On Being the Only Asian in Small-Town Kansas

16-2017_Ramen_Noodles_-_ink_print_making.jpgIn my gym shoes, I drew the striped blocks

of my Japanese name, strained

 

and skewered during roll call

until I sounded like an exotic bird

 

or an Asian cell phone brand.

People used to ask my mother

 

where I was adopted. She did not give me

her tall frame, pale eyes, or wheat-colored hair.

 

Nor did my father give me his language

because I needed to sound like the American

 

that I am. I learned that What are you?

is a question of geography

 

and the voices that ask will bray

even louder if I say something smart

 

like girl or American or simply

human. After an hour of WWII history

 

my sixth-grade crush followed me

into the girls’ bathroom

 

to tell me about his grandfather at Pearl Harbor—

weren’t the Japanese stupid, wasn’t I ashamed?

 

I appealed to the teacher for reinforcement,

coffee-tongued grimace, square-shouldered barricade

 

and heavily punctuated breaths informing me

that, in fact, they were stupid

 

for messing with America. He later uncrossed his arms

and conceded to the fifth period study hall

 

we are fortunate to do business with them,

that they gave us good technology,

 

and he showed us his Seiko watch. That afternoon

we and they meant different things.

 

 

When my grandmother was a child,

she saw the orange plume,

 

a dancer’s sky-blown veils billowing

against a hushed horizon.

 

Squinting, she cradled it in the crook

of her saliva-webbed thumb. To her,

 

it was beautiful. What are you?

is a question of histories and how many

 

one can hold all at once.

I lecture my composition students

 

on how to say and spell my name

and a nineteen-year-old English major

 

tells me that in his interview with the Naval Academy

they are asking boys if they can drop bombs

 

without thinking, to save America. He adds

his resounding Yes.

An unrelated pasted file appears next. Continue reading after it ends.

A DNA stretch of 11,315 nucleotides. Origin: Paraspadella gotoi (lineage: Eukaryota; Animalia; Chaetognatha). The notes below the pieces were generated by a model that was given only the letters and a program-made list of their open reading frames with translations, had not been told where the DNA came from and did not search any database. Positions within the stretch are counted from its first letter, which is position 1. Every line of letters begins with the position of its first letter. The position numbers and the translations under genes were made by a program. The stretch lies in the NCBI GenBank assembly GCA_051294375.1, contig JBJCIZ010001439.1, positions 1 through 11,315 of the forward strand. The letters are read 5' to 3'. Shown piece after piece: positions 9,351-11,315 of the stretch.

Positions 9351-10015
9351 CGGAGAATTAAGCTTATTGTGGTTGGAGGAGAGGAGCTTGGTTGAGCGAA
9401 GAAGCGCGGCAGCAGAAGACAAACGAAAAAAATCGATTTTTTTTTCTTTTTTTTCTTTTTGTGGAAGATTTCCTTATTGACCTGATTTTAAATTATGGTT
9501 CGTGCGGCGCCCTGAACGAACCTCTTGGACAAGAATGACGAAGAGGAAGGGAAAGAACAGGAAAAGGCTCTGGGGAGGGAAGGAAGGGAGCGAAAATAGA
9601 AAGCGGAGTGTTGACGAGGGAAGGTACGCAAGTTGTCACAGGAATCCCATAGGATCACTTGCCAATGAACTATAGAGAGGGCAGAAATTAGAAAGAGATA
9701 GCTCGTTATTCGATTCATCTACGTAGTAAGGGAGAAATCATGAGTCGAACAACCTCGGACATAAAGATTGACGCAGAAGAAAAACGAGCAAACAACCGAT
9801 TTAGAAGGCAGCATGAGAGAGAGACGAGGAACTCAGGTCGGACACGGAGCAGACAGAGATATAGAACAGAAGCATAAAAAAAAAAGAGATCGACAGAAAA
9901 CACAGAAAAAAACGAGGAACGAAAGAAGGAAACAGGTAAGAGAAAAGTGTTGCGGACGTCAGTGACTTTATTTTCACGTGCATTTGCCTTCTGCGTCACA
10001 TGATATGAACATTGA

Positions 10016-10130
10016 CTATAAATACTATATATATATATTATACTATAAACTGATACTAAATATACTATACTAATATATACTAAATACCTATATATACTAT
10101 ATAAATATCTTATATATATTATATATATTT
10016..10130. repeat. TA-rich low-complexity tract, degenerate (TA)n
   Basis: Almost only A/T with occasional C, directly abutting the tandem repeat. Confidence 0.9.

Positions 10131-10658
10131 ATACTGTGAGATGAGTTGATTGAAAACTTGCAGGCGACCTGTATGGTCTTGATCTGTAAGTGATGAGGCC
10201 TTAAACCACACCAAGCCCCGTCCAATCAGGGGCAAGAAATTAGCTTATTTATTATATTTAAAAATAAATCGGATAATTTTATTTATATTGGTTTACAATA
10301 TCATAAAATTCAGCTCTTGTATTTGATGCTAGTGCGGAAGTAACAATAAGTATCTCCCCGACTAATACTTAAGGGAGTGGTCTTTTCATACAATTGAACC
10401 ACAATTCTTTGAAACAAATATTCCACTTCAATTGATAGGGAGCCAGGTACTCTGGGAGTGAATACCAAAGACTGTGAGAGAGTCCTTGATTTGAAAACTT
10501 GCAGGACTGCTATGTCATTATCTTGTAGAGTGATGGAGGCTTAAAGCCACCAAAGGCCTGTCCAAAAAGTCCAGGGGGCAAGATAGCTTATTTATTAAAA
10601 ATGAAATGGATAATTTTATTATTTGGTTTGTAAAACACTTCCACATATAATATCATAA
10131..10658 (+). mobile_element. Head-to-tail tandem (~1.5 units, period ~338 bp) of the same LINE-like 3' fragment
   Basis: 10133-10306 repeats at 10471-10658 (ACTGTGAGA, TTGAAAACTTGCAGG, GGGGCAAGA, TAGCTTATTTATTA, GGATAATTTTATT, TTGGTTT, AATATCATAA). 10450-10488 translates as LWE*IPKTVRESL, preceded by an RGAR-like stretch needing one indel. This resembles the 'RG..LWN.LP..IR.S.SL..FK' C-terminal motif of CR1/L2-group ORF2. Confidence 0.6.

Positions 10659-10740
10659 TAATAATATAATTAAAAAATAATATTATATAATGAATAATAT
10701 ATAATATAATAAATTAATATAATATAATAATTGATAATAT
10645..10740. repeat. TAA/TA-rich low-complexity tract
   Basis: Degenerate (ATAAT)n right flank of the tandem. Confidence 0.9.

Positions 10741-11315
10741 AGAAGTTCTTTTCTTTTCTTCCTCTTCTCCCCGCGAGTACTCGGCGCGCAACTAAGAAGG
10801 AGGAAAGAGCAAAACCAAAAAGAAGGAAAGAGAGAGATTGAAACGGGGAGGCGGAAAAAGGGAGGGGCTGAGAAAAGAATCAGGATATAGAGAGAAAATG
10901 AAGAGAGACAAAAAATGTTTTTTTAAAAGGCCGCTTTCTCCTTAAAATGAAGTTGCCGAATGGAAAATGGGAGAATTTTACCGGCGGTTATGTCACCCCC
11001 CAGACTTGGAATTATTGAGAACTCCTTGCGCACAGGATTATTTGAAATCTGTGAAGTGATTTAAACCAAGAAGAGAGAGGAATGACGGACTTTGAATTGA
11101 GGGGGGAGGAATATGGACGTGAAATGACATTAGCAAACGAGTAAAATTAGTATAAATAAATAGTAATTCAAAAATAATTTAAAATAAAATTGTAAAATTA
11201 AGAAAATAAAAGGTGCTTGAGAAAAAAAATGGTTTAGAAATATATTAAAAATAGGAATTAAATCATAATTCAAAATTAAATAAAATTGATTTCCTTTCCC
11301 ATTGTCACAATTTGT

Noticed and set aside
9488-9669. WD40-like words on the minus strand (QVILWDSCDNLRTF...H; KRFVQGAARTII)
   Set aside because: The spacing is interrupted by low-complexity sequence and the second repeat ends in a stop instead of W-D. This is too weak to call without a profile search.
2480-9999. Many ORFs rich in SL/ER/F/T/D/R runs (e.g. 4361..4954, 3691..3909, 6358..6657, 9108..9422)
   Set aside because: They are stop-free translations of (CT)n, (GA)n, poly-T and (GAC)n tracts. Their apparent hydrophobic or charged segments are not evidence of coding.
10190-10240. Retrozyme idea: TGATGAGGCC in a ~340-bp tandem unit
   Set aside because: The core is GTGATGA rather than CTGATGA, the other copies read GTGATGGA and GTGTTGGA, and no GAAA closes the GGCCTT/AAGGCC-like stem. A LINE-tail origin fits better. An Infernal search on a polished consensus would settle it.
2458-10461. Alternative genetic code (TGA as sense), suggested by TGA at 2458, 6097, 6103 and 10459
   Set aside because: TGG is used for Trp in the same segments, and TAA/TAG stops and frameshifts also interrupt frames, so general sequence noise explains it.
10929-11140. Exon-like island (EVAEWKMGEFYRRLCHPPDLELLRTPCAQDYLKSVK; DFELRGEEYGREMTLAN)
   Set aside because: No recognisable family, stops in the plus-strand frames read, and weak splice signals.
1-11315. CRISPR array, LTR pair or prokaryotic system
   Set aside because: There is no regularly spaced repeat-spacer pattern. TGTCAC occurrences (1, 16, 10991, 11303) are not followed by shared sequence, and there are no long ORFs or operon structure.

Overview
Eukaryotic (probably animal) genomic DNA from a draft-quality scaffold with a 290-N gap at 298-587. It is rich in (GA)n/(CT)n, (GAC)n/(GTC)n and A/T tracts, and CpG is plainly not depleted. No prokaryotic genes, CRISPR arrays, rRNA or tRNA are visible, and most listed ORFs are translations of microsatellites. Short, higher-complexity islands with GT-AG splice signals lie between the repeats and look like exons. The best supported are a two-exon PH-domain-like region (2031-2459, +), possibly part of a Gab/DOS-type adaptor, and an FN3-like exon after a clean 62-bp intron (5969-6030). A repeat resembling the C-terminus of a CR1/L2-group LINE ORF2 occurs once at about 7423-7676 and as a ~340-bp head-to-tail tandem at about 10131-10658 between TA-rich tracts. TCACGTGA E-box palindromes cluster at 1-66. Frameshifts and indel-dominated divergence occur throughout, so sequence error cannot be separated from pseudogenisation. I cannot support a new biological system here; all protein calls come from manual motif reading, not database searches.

On Being the Only Asian in Small-Town Kansas

 

In my gym shoes, I drew the striped blocks

of my Japanese name, strained

 

and skewered during roll call

until I sounded like an exotic bird

 

or an Asian cell phone brand.

People used to ask my mother

 

where I was adopted. She did not give me

her tall frame, pale eyes, or wheat-colored hair.

 

Nor did my father give me his language

because I needed to sound like the American

 

that I am. I learned that What are you?

is a question of geography

 

and the voices that ask will bray

even louder if I say something smart

 

like girl or American or simply

human. After an hour of WWII history

 

my sixth-grade crush followed me

into the girls’ bathroom

 

to tell me about his grandfather at Pearl Harbor—

weren’t the Japanese stupid, wasn’t I ashamed?

 

I appealed to the teacher for reinforcement,

coffee-tongued grimace, square-shouldered barricade

 

and heavily punctuated breaths informing me

that, in fact, they were stupid

 

for messing with America. He later uncrossed his arms

and conceded to the fifth period study hall

 

we are fortunate to do business with them,

that they gave us good technology,

 

and he showed us his Seiko watch. That afternoon

we and they meant different things.

 

 

When my grandmother was a child,

she saw the orange plume,

 

a dancer’s sky-blown veils billowing

against a hushed horizon.

 

Squinting, she cradled it in the crook

of her saliva-webbed thumb. To her,

 

it was beautiful. What are you?

is a question of histories and how many

 

one can hold all at once.

I lecture my composition students

 

on how to say and spell my name

and a nineteen-year-old English major

 

tells me that in his interview with the Naval Academy

they are asking boys if they can drop bombs

 

without thinking, to save America. He adds

his resounding Yes.

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